Nutcracker! at Sadler’s Wells
Matthew Bourne’s Nutcracker! swaps the upper-class Christmas party of the standard version for a Dickensian orphanage run by the strict Mr and Mrs Dross. The orphans wear frumpy grey dresses, they sweep and scrub the floors and are bullied by the owners’ two spoiled children, Sugar and Fritz. It’s Christmas Eve and they’re having a modest party, presumably to show off to the local rich folk. Their tree is scraggly and only has three ornaments. The lighting is an icy blue, the walls are pale and everything looks like the “cold” tone on an Instagram filter.
The Nutcracker who (spoiler alert) turns into a handsome prince is replaced by a Goosebumps-style ventriloquist dummy, so it’s truly unnerving when he comes to life, legs moving first, stiff and out of pace with his torso as if he is just learning to walk. A shattering effect cracks the walls and gives a warped fun-house vibe.
The contrast between the orphanage and Frozen Lake and Sweetieland is emphasised by the differences in colour tones. Everyone wears white or black at the orphanage, the lighting is chilly and the set is sparse; the fantasy world has warmth and saturation up to a max, and the costumes are beautifully jazzed up with vibrant pinks, yellows and glitter (though they’re not gaudy). The marshmallow girls are dressed in luscious soft pinks, and Queen Candy is dazzling. The set and costumes are wonderfully designed, and perfectly complement each scene or character.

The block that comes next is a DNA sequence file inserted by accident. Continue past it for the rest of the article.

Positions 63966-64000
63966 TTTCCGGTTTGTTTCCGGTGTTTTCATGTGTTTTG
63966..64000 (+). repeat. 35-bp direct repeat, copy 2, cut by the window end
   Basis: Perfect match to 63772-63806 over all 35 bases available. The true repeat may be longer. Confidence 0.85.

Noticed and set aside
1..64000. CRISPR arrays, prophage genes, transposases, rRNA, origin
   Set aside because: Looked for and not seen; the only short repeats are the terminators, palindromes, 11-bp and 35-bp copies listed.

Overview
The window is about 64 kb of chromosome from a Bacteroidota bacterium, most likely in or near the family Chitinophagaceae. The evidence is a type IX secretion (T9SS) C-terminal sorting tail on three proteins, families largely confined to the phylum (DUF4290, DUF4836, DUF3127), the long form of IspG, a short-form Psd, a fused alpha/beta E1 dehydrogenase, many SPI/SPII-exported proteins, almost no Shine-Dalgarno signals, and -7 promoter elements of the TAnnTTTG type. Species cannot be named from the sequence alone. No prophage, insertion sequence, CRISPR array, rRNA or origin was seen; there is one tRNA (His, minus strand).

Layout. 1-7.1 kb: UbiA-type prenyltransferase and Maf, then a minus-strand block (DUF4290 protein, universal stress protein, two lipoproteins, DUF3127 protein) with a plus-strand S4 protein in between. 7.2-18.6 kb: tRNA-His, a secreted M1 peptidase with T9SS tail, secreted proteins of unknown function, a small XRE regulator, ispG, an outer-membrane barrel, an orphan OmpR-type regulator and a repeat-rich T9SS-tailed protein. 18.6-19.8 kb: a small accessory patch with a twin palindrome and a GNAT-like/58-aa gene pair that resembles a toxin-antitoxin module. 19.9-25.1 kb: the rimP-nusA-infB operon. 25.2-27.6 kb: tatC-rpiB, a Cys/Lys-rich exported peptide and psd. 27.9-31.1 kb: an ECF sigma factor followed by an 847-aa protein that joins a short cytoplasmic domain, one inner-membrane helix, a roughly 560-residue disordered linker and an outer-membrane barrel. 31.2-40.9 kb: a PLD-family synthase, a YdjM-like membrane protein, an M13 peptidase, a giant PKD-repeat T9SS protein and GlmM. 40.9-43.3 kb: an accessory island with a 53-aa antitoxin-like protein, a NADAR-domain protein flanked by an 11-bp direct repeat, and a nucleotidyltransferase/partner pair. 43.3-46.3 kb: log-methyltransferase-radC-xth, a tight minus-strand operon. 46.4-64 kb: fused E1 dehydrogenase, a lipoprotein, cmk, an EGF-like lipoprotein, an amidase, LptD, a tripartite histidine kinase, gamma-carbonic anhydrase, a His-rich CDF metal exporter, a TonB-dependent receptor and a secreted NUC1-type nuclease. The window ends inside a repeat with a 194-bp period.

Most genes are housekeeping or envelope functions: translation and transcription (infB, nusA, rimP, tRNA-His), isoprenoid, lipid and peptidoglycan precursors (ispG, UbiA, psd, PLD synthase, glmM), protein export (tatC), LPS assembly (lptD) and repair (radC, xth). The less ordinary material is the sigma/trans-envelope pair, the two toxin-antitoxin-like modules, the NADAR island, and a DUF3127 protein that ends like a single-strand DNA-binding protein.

Sensuality is explored in an innovative way. Nutcracker! is all about sweets, and in this version people are literally licking each other and the set. Some of the dance moves are quite sexualised, especially during a very different Waltz of the Flowers, where the dancers perform on a multi-layered (and very pink) wedding cake.
Nutcracker! has more of a story than the original: there is conflict and rejection, and it’s not clear if the heroine is going to end up with the prince or if the privileged are always going to have the upper hand. A lot can be inferred from the cast’s facial expressions, from Clara’s discomfort to Princess Sugar’s smug cruelty – the characters have depth here, and one finds oneself emotionally invested.
This production incorporates more traditional, classical ballet choreography than some of Bourne’s works, but it still has his signature style of contemporary, flexible movements, with an emphasis on small, comical nods or kicks. Vanity is explored in the Sugar Plum Fairy sequence, with the dancers reflected back at themselves by mirrors. The character of Knickerbocker Glory is a perfect combination of sleaze and sensuality, and his duet with Clara is seamless. The dancing is splendid, but the what really sets Nutcracker! apart is the acting and the way the performers own the stage with stunning presence all around.
This version of The Nutcracker is brighter, bolder and more emotional than the usual, but it is unmistakably the classic story. It is more grown-up, but still makes the viewer feel like a kid. We need escapism more than ever this year, so if it is safe to do so, book a ticket to SweetieLand and get your Christmas fix.
Photos: Johan Persson
Nutcracker! is at Sadler’s Wells from 17th December until 30th January 2022. For further information or to book visit the theatre’s website here.